Yet Another Journal

Nostalgia, DVDs, old movies, television, OTR, fandom, good news and bad, picks, pans,
cute budgie stories, cute terrier stories, and anything else I can think of.

 Contact me at theyoungfamily (at) earthlink (dot) net

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» Saturday, August 25, 2007
Pricks, Sticks, and a Pile of Books
No, it wasn't the guy driving behind me on the freeway this time. :-) I started my morning getting stuck for blood; my doctor wanted a TSH level.

From there I went to Borders to discover they were having a $1 clearance sale. There were some wonderful books in this section; not dull tomes at all. I found an Our Bodies, Our Selves book about menopause, a large hardback reference of quotations, a biography of Robert Goddard, Stanley Weintraub's 11 Days in December about Christmas during the Battle of the Bulge, Stephen Ambrose's D-Day, another World War II volume called Battleground Atlantic, Neil Armstrong's biography First Man, and two volumes that will be perfect for gifts.

Visited Costco for milk and then came home to measure the windows in our bedroom, but decided in the end not to go to Lowes today for new shades. (The original shades for our bedroom were miscut, but we used them in other rooms. When I went to get replacement shades all Lowes had were the cheap $6/each ones. They are already cracking. I'd really like to get dark shades for the bedroom but Lowes and Home Depot don't seem to carry them; I'd have to research somewhere else.) I did stop at Hobby Lobby since their ceramics/resins and florals were half off. Bought some fall angels and even a fall cheese spreader and even found a budgie magnet for the fridge, plus three very lovely "sticks" of brilliant autumn leaves.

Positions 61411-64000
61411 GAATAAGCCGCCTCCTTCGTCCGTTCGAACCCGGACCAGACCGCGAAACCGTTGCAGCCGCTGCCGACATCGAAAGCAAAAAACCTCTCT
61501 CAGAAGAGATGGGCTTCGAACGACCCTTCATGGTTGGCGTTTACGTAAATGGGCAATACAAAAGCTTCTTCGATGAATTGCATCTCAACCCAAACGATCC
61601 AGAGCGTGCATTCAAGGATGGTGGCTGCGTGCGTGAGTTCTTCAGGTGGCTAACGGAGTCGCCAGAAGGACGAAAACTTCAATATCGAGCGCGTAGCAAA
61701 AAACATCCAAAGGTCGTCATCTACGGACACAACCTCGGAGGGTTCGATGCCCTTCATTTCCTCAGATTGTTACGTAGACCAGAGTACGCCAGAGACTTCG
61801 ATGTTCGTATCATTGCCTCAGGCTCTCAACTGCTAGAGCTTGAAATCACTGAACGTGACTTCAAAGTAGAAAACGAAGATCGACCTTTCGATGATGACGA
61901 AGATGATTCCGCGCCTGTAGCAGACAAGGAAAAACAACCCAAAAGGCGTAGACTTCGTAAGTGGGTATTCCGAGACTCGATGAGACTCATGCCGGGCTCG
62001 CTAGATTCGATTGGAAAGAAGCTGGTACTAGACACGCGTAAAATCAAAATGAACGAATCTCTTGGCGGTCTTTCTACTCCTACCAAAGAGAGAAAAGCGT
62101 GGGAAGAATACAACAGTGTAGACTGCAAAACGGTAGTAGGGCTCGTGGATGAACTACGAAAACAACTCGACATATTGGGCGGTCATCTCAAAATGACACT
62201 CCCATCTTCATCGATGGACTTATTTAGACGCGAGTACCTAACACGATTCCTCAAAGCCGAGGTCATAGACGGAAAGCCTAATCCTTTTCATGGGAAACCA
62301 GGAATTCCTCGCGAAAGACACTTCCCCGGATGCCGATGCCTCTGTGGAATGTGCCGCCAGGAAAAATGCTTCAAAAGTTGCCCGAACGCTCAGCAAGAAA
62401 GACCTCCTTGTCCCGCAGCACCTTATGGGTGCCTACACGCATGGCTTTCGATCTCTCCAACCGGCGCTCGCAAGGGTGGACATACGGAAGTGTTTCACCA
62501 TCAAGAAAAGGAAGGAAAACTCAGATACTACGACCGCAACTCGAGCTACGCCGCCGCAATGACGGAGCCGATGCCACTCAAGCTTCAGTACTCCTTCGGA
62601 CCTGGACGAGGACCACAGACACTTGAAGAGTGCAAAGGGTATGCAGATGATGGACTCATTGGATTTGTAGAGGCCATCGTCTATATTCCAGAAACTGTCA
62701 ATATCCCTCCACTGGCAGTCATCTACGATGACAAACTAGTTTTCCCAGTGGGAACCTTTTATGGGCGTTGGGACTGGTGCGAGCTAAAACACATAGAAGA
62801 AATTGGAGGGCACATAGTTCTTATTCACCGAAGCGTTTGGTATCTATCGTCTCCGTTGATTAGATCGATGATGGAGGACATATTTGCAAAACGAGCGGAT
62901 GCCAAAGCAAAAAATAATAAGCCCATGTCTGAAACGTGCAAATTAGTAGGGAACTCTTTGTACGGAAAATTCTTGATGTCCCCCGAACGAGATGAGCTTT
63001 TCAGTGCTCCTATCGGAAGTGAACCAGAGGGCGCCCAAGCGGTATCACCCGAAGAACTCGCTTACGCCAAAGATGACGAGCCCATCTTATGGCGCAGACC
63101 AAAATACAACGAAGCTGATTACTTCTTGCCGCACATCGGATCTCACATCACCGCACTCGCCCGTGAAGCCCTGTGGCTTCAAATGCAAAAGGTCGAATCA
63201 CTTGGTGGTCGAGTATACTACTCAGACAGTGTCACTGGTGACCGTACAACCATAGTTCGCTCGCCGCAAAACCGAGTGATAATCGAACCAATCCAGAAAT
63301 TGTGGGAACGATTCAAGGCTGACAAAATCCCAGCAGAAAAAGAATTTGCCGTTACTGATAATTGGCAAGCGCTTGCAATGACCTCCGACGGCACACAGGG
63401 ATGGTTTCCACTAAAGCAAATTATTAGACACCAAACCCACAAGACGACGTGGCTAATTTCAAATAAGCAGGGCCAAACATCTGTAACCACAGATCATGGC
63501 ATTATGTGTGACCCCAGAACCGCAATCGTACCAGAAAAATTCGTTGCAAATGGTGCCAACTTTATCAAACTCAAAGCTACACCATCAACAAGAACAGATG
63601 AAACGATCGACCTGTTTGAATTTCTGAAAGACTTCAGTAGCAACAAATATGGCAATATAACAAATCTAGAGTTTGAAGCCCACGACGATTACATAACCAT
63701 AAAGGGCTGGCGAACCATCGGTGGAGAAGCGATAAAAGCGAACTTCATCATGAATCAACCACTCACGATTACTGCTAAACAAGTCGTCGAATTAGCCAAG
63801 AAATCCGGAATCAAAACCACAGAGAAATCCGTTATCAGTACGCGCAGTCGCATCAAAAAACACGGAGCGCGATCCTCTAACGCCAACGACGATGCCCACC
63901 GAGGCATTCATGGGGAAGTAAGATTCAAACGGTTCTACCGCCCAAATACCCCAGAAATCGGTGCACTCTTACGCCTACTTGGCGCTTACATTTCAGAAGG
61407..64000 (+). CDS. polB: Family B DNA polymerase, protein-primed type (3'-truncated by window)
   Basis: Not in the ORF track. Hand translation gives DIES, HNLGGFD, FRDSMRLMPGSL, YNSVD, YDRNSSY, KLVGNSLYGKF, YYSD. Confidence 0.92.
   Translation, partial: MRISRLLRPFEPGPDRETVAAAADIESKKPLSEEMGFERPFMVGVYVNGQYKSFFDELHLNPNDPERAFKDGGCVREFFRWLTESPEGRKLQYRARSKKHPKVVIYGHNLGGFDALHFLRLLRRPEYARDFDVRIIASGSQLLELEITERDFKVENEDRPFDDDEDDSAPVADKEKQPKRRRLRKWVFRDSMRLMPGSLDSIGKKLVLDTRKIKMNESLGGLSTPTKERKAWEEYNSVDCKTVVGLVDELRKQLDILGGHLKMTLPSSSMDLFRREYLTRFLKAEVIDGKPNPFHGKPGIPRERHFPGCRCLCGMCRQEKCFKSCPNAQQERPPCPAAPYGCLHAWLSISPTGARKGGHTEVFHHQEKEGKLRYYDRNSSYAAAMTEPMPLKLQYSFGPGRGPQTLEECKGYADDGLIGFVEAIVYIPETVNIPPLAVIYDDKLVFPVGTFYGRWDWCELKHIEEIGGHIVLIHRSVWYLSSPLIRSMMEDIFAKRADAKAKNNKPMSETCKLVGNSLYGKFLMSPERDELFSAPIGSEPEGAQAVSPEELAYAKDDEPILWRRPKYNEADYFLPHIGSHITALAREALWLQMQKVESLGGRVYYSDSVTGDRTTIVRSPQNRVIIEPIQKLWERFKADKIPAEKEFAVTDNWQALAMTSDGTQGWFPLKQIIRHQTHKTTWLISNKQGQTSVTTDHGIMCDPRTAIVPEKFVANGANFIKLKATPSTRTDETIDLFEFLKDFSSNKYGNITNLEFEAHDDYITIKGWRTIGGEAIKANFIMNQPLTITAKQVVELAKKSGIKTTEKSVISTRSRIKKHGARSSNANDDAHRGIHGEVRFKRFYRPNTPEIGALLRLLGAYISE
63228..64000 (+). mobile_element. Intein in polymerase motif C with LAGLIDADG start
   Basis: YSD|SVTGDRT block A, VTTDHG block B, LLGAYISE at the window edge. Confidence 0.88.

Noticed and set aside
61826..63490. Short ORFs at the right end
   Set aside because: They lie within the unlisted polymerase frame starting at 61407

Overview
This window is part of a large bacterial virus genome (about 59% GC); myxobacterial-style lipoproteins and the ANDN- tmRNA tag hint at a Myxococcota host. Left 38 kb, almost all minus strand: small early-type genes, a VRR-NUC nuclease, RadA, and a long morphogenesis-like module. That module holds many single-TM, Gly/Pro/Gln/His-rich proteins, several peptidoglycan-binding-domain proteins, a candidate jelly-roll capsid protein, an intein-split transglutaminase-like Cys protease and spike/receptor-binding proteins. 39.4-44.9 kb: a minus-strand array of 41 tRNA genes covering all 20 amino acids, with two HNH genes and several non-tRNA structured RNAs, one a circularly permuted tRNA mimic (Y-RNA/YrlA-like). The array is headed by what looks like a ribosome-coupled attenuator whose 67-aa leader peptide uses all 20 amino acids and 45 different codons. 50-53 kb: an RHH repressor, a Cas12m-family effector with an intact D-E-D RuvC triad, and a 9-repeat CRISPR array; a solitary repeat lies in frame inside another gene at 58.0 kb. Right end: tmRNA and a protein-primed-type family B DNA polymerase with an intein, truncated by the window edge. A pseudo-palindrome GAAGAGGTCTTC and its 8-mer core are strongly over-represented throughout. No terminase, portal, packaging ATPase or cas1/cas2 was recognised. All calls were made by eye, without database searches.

The Borders at Austell had a few more $1 books: one about home improvement, an antiques mystery, and Teri Garr's autobiography; also another gift. I had $10 in Borders Bucks and a 25 percent off coupon, so bought for a mere $1.20 a trade paper called The Chinatown Death Cloud Peril, which is a send-up of pulp magazines in pulp style featuring Walter Gibson (creator of The Shadow) and L. Ron Hubbard back when he was just Ron Hubbard, hack writer.

Laundry whisked through, I settled in to read and watch mysteries: 23 Paces to Baker Street, with Van Johnson as a blind American playwright who overhears a kidnapping plot in a London pub, but can't convince the police it's a real threat, and The Seven-Per-Cent Solution, with Nicol Williamson's brilliant portrayal of a Sherlock Holmes deep in cocaine addiction, cured by Sigmund Freud (played by wonderful Alan Arkin) and then embroiled in a kidnapping plot. Robert Duvall isn't quite up to par as Dr. Watson, but the fun's watching Williamson and Arkin anyway.

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